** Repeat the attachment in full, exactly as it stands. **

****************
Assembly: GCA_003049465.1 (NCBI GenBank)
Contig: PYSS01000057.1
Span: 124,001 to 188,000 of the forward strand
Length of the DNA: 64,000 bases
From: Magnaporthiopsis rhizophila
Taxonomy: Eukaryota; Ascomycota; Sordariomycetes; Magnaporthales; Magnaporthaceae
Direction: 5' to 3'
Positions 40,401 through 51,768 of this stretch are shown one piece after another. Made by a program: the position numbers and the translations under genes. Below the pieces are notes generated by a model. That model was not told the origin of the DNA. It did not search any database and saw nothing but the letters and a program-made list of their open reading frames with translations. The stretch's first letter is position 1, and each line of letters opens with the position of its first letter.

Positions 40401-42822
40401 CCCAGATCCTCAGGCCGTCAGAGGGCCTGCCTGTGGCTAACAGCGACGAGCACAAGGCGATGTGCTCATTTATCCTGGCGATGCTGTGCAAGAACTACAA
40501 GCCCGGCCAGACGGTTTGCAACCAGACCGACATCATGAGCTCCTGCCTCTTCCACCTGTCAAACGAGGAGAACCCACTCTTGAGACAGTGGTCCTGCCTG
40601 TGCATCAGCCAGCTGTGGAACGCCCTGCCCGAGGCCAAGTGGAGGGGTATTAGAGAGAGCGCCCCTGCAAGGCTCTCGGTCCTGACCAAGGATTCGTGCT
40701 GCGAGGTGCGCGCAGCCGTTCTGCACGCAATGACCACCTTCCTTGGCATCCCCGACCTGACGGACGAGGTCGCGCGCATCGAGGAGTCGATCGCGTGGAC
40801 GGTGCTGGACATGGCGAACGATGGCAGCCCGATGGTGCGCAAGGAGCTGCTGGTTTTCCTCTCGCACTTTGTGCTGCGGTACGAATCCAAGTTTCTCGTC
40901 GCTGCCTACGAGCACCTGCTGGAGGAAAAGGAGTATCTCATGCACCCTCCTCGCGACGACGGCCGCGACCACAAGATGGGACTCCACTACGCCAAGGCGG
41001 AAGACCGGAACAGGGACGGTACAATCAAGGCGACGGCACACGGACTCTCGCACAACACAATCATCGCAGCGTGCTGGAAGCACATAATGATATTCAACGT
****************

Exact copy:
Assembly: GCA_003049465.1 (NCBI GenBank)
Contig: PYSS01000057.1
Span: 124,001 to 188,000 of the forward strand
Length of the DNA: 64,000 bases
From: Magnaporthiopsis rhizophila
Taxonomy: Eukaryota; Ascomycota; Sordariomycetes; Magnaporthales; Magnaporthaceae
Direction: 5' to 3'
Positions 40,401 through 51,768 of this stretch are shown one piece after another. Made by a program: the position numbers and the translations under genes. Below the pieces are notes generated by a model. That model was not told the origin of the DNA. It did not search any database and saw nothing but the letters and a program-made list of their open reading frames with translations. The stretch's first letter is position 1, and each line of letters opens with the position of its first letter.

Positions 40401-42822
40401 CCCAGATCCTCAGGCCGTCAGAGGGCCTGCCTGTGGCTAACAGCGACGAGCACAAGGCGATGTGCTCATTTATCCTGGCGATGCTGTGCAAGAACTACAA
40501 GCCCGGCCAGACGGTTTGCAACCAGACCGACATCATGAGCTCCTGCCTCTTCCACCTGTCAAACGAGGAGAACCCACTCTTGAGACAGTGGTCCTGCCTG
40601 TGCATCAGCCAGCTGTGGAACGCCCTGCCCGAGGCCAAGTGGAGGGGTATTAGAGAGAGCGCCCCTGCAAGGCTCTCGGTCCTGACCAAGGATTCGTGCT
40701 GCGAGGTGCGCGCAGCCGTTCTGCACGCAATGACCACCTTCCTTGGCATCCCCGACCTGACGGACGAGGTCGCGCGCATCGAGGAGTCGATCGCGTGGAC
40801 GGTGCTGGACATGGCGAACGATGGCAGCCCGATGGTGCGCAAGGAGCTGCTGGTTTTCCTCTCGCACTTTGTGCTGCGGTACGAATCCAAGTTTCTCGTC
40901 GCTGCCTACGAGCACCTGCTGGAGGAAAAGGAGTATCTCATGCACCCTCCTCGCGACGACGGCCGCGACCACAAGATGGGACTCCACTACGCCAAGGCGG
41001 AAGACCGGAACAGGGACGGTACAATCAAGGCGACGGCACACGGACTCTCGCACAACACAATCATCGCAGCGTGCTGGAAGCACATAATGATATTCAACGT